If you are eligible for financial support from your council, there are various ways of receiving a personal budget for social care. A personal budget may be taken by an eligible person as:

  • A direct payment, paid directly by you or, in some circumstances, a ‘suitable person’
  • An account managed by the council in line with your wishes
  • An account with a care or support provider, who you communicate with to arrange your support
  • A mixture of the above

What can I spend my personal budget on?

You should be able to use your personal budget on anything that will help you with your assessed needs. This could be care in your home, a personal assistant, or to join a club or group.

You cannot use a personal budget to pay for care homes but some areas are piloting this. The council will tell you if this is an option in your area. The way you are offered a personal budget may depend on local policies in your area too.

You must not spend your personal budget on anything illegal or anything that does not meet your eligible needs.

Why should I have a direct payment? 

Direct payments for care are designed to give you more flexibility and control over your support. With a direct payment, you can use less traditional ways of meeting your needs. For example, if your needs can be met through socialising but you don’t want to go to a day centre, you could use your direct payment to attend a group that is interesting to you.

You can get help with managing your direct payment if you need it. This is usually provided by private companies, which may be contracted by the council in some areas.

Reablement

What is reablement?

Reablement, sometimes called enablement, is short-term support for people who need help to gain or relearn skills for day to day life. This might be help with washing, cooking, or dressing and might include learning new ways of doing things.

The service works by a reablement worker coming in every day to support you. The reablement worker won’t do things for you but will encourage and assist you to do them yourself. For example, a reablement worker could teach you to prepare a meal if there has been a change that means you need to cook for the first time.

Most reablement services are limited to 6 weeks. After this time, if you still need support, you will be assessed for more permanent care services.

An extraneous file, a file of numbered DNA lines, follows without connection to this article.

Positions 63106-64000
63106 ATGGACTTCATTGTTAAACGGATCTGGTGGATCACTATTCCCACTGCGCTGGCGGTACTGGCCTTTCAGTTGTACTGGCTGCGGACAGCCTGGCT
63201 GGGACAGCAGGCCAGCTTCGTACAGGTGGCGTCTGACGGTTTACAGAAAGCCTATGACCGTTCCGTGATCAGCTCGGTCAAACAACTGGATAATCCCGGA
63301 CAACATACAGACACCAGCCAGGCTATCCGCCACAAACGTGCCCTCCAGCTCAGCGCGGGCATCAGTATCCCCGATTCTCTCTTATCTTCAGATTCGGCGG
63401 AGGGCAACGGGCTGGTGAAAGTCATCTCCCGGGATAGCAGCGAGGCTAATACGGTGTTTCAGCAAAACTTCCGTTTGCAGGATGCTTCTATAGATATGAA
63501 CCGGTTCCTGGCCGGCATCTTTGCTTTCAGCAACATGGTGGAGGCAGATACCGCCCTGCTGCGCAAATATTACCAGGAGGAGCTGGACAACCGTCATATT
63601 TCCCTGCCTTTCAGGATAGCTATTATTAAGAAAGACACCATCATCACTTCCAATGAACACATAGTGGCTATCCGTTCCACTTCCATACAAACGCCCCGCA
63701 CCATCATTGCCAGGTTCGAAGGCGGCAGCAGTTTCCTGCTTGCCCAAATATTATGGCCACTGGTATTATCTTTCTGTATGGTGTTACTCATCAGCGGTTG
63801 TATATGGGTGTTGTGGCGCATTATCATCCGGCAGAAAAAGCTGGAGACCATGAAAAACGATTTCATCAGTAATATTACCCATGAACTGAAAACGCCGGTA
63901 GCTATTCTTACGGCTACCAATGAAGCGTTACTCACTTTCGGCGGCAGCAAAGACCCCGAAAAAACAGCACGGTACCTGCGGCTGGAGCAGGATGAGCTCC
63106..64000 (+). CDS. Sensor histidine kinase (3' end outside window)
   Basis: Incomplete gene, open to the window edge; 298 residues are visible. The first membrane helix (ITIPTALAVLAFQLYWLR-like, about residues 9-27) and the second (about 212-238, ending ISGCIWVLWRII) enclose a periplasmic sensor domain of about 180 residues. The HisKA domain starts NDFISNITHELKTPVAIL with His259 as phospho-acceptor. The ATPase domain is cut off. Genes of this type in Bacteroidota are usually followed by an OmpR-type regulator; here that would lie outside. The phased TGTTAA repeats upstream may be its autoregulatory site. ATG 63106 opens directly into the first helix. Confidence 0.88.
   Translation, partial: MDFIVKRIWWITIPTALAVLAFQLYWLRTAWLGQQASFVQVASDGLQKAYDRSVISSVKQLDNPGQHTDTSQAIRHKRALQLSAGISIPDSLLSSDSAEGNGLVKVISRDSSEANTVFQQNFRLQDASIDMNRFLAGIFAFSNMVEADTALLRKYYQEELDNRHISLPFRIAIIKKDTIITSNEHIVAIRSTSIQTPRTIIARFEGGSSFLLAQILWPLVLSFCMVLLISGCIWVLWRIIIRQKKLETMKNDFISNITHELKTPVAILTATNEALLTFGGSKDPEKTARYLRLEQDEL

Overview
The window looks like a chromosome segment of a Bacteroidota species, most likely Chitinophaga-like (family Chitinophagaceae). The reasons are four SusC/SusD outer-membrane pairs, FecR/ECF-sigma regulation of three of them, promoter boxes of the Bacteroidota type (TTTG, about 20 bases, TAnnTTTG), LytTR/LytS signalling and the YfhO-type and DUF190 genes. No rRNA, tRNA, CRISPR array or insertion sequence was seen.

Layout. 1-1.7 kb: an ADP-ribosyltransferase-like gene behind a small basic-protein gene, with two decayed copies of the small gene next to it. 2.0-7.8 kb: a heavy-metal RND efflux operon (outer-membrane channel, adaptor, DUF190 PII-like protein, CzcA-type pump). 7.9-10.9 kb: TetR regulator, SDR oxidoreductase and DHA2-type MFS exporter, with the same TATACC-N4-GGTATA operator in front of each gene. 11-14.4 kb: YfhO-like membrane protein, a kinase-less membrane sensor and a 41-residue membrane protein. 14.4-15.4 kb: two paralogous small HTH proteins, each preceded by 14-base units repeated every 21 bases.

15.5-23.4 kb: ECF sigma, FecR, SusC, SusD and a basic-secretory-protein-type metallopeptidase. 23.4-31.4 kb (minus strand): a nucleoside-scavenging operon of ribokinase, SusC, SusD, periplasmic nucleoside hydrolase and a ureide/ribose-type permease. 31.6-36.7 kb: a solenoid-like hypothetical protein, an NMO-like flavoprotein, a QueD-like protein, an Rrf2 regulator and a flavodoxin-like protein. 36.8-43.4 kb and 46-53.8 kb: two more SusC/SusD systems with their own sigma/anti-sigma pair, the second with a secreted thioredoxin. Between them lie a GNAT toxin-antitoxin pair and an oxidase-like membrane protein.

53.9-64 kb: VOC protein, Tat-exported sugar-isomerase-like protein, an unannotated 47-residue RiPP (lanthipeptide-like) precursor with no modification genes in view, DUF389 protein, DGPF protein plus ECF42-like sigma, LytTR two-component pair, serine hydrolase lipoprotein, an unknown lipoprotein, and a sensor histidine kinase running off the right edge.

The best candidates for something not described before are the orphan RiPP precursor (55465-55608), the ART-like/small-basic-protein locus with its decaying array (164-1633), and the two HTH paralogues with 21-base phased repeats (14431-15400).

Some areas may also offer a local mental health reablement service. This support with mental health will focus on coping techniques, promoting social inclusion, building self-esteem and goal setting. Mental health reablement can refer to other support services. You may be referred to these services following an assessment by a social care or health professional.

How do I get reablement?

If you think reablement would help you, speak to your local council. A lot of councils are choosing to offer reablement before they offer any formal care services, because so many people go on to need either no or much less care after a period of reablement services.

Intermediate care

Intermediate care is quite similar to reablement. It supports people to recover and rehabilitate when they come out of hospital. You might also be offered intermediate care services to prevent you from going into hospital. The aim is to keep you as independent as possible.

Intermediate care can be provided as support in your own home or in a care home depending on local policy and your needs. It can be provided by care staff, occupational therapists and physiotherapists, with additional support provided by your local GP surgery, social workers and community nurses.

Personal health budgets

A personal health budget is the same as a personal budget, but it is to support your identified health and wellbeing needs, rather than social care needs. If you are eligible for one, your personal health budget will be planned and agreed between you and your local NHS team. The aim is to enable people with long-term conditions and disabilities to have greater choice, flexibility and control over the health care and support they receive.